(Bloomberg Opinion) -- In 2014 the French manufacturer Alstom SA was burning cash, its debt was rising and it was under investigation in the U.S. for alleged bribery. By selling its sprawling energy division to its better capitalized rival General Electric Co. the following year, Alstom shed 70% of its revenue, paid down borrowings, and refocused on its remaining business: building trains. In hindsight, it played a blinder.Five years later Alstom is involved in another transformational deal, only this time it’s in the driving seat, while Canadian manufacturer Bombardier Inc. is the one in need of emergency balance sheet help, having burned through cash because of delayed aircraft projects and mismanaged rail contracts.On Monday the Canadian conglomerate completed a downsizing that’s every bit as drastic as Alstom’s was. The French manufacturer has agreed to pay about 6 billion euros ($6.5 billion) for Bombardier’s rail activities, which account for about half of the Canadian company’s sales. Alstom will own a globe-spanning rail business with 15.5 billion euros of combined sales and a 75 billion-euro order backlog. Having already announced an exit from commercial aviation, Bombardier will be left to focus on making private jets.The fossil-power assets that Alstom parted with in 2015 were hurt not long afterward by the rise of solar and wind power, forcing GE to book billions of dollars of impairments. GE is now mulling a sale of the steam turbine business. There’s reason to think Alstom’s trains acquisition will be a better deal than the one secured by the Americans.Unlike gas turbines, rail demand is booming because of urbanization and climate fears. Germany, where Bombardier’s train unit has its headquarters, plans to invest an astonishing 86 billion euros ($93 billion) in expanding and modernizing its railways by 2030. As long as Bombardier’s rail contracts aren’t in a worse state than is known publicly, and competition authorities agree to the takeover, Alstom should do fine.At first glance, it’s surprising that these two big train companies are stitching together a deal so soon after the European Commission blocked Alstom’s attempt to join with Siemens AG’s rail unit. Alstom’s willingness to endure the approval process again attests to the new deal’s attractions and the more limited risk of it being blocked. While Alstom and Bombardier both have large European businesses, Bombardier isn’t a big player in European signalling or very high-speed trains, where the Commission’s antitrust worries are most acute. While getting bigger will help Alstom compete against Chinese rail colossus CRRC, that’s not the main appeal.Bombardier’s rail unit generated a derisory 0.8% operating return on sales in 2019 after it screwed up several large contracts. But Alstom is confident things will improve with better management; until recently Bombardier’s profit margins were superior to Alstom’s. Meanwhile, Bombardier’s installed fleet of about 100,000 vehicles will provide lucrative servicing work.Including assumed liabilities, Alstom is paying about 12 times Bombardier’s historic adjusted operating profit, in line with similar transactions. Alstom’s own shares trade on more than 17 times operating profit, according to Bloomberg data. It is acquiring a business with similar revenue, while paying a lot less than its own 11 billion-euro market capitalization.Alstom’s share price has more than doubled since 2016 thanks to strong orders and those better margins. That explains why it’s funding most of the transaction with equity, rather than debt. Alstom’s shareholders will be asked to contribute 2 billion euros via a rights issue, with a bigger chunk coming from Canadian pension fund Caisse de Depot et Placement du Quebec (CDPQ), which will have an 18% stake in the combined company.About 400 million euros in promised yearly cost savings — worth about 3 billion euros to Alstom shareholders — won’t depend much on plant closures, which can be politically difficult and expensive. That’s reassuring for investors and employees.For Bombardier, the benefits don’t look as impressive, reflecting the pressure to sell. The transaction lets it shift about $1 billion of pension liabilities to Alstom but Bombardier must pay to retire some convertible stock that it sold to CDPQ back in 2015. This means it will receive only about $4.5 billion of net proceeds to help pay down its $9 billion debt pile. Net indebtedness should decline to about $2.5 billion, or about 2.5 times the Ebitda it expects to generate from its remaining business aviation activities.Such leverage is still ample for an aerospace company, albeit one with a refreshed lineup of private jets and a $14 billion order backlog. Unlike trains, corporate aircraft have a more uncertain future in an era of climate-related flight shame. Still, the lesson of Alstom’s recent history is that it’s possible to shrink and thrive. On an investor call this week, Alstom’s senior managers sounded like they couldn’t believe their luck in getting hold of Bombardier trains given such a rosy demand outlook. They shouldn’t celebrate just yet. When GE announced its takeover of Alstom’s energy business in 2014, Siemens AG prepared a counterbid. Siemens also has history with Bombardier, having held talks about a possible combination of their rail businesses in 2017. For now, there’s no sign of a rerun — the antitrust hurdles are off-putting — but the Germans will be watching closely.To contact the author of this story: Chris Bryant at email@example.comTo contact the editor responsible for this story: James Boxell at firstname.lastname@example.orgThis column does not necessarily reflect the opinion of Bloomberg LP and its owners.Chris Bryant is a Bloomberg Opinion columnist covering industrial companies. He previously worked for the Financial Times.For more articles like this, please visit us at bloomberg.com/opinionSubscribe now to stay ahead with the most trusted business news source.©2020 Bloomberg L.P.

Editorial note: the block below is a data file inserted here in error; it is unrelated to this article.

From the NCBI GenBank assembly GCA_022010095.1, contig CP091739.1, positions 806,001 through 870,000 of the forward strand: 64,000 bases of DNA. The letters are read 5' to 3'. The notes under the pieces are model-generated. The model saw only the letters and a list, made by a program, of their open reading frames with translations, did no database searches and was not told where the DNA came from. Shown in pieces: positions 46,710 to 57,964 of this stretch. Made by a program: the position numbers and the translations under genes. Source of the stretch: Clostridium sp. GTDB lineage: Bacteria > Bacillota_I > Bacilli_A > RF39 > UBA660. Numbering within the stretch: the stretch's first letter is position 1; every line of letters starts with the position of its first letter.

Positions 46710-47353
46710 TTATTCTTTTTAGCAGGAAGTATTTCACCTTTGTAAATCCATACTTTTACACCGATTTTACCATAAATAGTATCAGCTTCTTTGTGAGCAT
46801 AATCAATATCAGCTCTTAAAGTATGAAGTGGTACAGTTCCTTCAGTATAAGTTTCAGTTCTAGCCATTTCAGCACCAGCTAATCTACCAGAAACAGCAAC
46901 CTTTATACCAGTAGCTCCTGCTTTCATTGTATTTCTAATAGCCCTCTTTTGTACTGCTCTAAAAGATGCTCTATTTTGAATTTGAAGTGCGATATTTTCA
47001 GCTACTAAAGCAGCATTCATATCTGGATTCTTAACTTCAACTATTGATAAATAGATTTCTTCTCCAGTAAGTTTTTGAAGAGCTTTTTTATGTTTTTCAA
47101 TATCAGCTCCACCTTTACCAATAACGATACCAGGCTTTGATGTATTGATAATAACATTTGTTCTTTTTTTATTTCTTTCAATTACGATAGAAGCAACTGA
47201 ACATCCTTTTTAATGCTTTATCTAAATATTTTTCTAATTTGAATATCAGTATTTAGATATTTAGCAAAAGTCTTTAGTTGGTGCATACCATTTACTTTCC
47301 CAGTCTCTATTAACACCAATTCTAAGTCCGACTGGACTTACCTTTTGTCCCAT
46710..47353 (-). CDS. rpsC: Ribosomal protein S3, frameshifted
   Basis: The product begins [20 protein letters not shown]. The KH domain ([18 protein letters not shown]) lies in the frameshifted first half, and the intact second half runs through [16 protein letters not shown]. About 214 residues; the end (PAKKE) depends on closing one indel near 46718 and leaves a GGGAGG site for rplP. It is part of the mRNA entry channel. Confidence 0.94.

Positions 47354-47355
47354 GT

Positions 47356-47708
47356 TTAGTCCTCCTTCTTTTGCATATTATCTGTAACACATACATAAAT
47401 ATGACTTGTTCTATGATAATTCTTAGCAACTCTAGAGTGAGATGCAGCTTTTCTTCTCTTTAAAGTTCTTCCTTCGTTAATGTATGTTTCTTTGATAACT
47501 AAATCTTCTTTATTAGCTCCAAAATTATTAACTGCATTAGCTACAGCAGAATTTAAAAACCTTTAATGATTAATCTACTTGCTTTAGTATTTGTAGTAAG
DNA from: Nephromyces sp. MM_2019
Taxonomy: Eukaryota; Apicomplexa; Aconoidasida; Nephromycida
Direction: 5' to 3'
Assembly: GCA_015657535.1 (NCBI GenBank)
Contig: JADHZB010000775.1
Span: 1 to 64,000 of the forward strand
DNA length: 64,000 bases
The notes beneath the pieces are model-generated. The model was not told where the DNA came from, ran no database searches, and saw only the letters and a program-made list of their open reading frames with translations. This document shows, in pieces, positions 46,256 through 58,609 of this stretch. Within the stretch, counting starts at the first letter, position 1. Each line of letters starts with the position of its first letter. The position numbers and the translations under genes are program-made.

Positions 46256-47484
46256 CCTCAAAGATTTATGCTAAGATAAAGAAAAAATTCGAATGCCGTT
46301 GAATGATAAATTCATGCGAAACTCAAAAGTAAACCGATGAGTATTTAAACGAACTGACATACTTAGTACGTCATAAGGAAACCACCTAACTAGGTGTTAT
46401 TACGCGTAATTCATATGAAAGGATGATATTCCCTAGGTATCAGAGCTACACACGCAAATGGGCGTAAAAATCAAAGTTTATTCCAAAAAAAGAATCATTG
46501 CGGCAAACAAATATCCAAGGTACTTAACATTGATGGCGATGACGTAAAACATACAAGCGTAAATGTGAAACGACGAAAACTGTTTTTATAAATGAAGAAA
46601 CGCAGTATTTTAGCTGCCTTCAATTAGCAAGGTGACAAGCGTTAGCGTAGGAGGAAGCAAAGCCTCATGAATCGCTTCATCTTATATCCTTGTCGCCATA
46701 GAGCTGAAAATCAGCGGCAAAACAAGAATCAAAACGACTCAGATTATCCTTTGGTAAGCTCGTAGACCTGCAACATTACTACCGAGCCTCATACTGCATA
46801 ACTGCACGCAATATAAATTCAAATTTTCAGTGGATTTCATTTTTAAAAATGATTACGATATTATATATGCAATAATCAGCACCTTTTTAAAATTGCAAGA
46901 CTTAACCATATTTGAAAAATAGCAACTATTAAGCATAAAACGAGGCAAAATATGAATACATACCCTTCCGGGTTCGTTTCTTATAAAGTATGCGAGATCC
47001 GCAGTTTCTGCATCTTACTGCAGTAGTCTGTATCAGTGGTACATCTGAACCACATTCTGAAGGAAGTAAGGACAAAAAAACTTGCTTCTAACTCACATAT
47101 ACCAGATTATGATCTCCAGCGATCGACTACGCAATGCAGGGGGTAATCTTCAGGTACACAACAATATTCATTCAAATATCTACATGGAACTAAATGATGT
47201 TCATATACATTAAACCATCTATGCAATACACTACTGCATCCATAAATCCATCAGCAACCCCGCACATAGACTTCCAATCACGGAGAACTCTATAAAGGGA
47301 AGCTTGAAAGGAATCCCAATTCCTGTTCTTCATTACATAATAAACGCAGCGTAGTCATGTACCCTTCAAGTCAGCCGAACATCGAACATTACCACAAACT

French transport infrastructure company Alstom is in talks over a potential $7 billion acquisition of Canada's Bombardier’s train business, marking the latest attempt by Western rail companies to bulk up in the face of Chinese competition. Bombardier and Alstom have both attempted to merge with German engineering company Siemens. Alstom has sites in 60 countries, including manufacturing facilities in France, Canada, the United States, Australia, Brazil, Poland, Italy and India and its rail and e-bus division reported over 6 billion euros ($6.50 billion)in orders in the fiscal year to March 2019.
Europe's future must be based on fair competition rules, EU antitrust regulators said on Monday, after Germany and France reiterated calls for a speedy overhaul of the bloc's rules to help EU companies better compete with U.S. and Chinese rivals. French Finance Minister Bruno Le Maire, German Economy Minister Peter Altmaier, Italian Industry Minister Stefano Patuanelli and Poland's Development Minister Jadwiga Emilewicz in a joint letter to EU competition and digital chief Margrethe Vestager called for proposals by the end of June. Le Maire and Altmaier kicked off the debate more than a year ago after Vestager vetoed Siemens and Alstom's bid to merge their rail operations to face off Chinese competitors.
BlackRock, the giant fund manager, has publicly scolded German engineering group Siemens for an Australian project criticized by environment activists.
A leading electric vehicle charging network and a trade group that represents America's travel plazas and truck stops said on Thursday they plan to leverage $1 billion through public and private funding sources over the next decade to encourage the broader adoption of EVs. Automakers Volkswagen AG, General Motors Co and Ford Motor Co have announced plans to spend billions of dollars over the next several years launching EVs in a bid to directly challenge electric carmaker Tesla Inc, which has its own network of charging stations.